Fresh blood for transfusion in adults with beta thalassaemia

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Patients with beta-thalassaemia major require life-long blood transfusion with the aim of achieving normal growth and development whilst minimising iron overload. A pre-transfusion Hb between 9·5 and 10 g/dL is thought to achieve this balance. UK consensus is that fresh blood (less than 14 days) is better at maintaining this target pre-transfusion Hb but there is no firm stipulation in place and no robust evidence supporting this.


After introduction of a universal fresh blood policy for adult beta-thalassaemics in 2010, we reviewed locally transfused adult patients to determine if there was any significant difference in pre-transfusion Hb using fresh blood. Nine adult thalassaemic patients were analysed for two consecutive 6-month periods in 2009 and 2010 (periods 1 and 2).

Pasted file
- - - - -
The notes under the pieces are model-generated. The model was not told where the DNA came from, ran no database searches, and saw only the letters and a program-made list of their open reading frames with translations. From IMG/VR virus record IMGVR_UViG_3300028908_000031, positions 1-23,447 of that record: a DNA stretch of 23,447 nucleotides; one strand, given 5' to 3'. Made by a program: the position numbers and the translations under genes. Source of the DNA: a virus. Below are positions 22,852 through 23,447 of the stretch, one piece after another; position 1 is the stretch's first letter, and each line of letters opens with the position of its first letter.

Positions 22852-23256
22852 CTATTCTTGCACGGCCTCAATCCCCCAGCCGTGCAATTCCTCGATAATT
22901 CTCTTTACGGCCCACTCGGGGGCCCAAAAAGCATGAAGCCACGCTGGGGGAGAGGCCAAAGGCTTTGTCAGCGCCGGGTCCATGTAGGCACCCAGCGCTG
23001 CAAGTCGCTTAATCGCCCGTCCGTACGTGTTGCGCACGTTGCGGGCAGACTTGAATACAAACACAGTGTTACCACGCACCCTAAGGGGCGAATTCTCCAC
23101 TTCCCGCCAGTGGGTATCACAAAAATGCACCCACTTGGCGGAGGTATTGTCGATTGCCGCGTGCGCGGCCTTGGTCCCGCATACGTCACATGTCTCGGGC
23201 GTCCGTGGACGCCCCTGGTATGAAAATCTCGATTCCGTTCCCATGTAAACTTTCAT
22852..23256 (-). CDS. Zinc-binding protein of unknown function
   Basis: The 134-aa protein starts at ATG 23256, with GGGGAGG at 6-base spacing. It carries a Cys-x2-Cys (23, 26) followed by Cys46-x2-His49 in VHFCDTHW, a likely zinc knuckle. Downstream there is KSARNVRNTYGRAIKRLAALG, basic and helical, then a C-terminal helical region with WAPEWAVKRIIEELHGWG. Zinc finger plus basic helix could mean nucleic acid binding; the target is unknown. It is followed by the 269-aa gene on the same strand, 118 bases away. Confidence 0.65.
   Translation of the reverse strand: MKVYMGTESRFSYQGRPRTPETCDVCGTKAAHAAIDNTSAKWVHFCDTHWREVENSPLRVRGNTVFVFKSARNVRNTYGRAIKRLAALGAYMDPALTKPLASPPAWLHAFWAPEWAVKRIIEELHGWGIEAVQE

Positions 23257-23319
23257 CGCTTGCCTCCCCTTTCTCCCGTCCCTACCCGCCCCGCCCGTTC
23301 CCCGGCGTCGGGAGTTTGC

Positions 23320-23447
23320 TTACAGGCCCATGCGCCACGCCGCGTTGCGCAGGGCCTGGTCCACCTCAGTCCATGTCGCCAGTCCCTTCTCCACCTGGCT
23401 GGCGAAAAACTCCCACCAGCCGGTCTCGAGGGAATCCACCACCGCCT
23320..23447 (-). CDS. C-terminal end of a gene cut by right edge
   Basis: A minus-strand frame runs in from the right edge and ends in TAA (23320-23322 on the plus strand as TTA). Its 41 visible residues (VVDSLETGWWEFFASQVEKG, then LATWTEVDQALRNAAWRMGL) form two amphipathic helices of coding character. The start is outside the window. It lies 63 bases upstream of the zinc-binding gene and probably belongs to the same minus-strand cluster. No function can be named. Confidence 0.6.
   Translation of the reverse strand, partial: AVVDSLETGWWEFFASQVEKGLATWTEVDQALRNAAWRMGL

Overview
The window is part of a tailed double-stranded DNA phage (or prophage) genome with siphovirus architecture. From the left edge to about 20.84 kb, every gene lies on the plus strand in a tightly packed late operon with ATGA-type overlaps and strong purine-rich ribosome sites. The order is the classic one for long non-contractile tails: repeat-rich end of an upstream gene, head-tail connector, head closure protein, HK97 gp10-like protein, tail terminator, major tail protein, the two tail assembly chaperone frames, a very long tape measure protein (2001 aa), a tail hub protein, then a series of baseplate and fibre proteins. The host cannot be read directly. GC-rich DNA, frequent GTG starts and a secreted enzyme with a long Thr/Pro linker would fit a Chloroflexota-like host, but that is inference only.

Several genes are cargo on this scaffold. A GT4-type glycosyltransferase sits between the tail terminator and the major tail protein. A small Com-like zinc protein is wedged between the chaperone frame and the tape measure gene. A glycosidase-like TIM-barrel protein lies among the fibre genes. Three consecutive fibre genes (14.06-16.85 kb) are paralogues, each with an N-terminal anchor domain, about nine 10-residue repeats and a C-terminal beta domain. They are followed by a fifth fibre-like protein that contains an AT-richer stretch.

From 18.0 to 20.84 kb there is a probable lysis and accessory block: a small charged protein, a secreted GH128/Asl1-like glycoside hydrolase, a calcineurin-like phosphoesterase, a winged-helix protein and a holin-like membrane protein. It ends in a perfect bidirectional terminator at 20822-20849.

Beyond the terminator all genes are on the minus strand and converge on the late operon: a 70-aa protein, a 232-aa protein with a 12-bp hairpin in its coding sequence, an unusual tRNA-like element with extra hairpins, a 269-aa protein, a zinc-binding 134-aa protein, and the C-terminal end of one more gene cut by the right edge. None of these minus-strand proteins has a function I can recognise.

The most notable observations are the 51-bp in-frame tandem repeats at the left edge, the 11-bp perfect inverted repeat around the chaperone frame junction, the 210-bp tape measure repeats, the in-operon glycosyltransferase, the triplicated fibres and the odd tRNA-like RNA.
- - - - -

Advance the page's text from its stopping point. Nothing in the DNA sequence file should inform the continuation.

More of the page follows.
Mean pre-transfusion Hb was significantly higher by an average of 0·5 g/dL in period 2 than period 1 (P < 0·05). The average unit age was 18 vs 9·5 days for periods 1 and 2 respectively (P < 0·05). There were no significant differences in potential confounders such as transfusion volume (P = 0·06), number of units transfused, ferritin or transfusion interval.


Use of fresh blood produced significantly higher pre-transfusion Hb, giving credence to UK consensus. Lesser volumes of fresh blood appeared to achieve the target pre-transfusion Hb, which may translate to reduced iron overload and chelation costs. Whether the assumption that the use of blood less than 7 days old in these patients would result in greater benefit requires further study.

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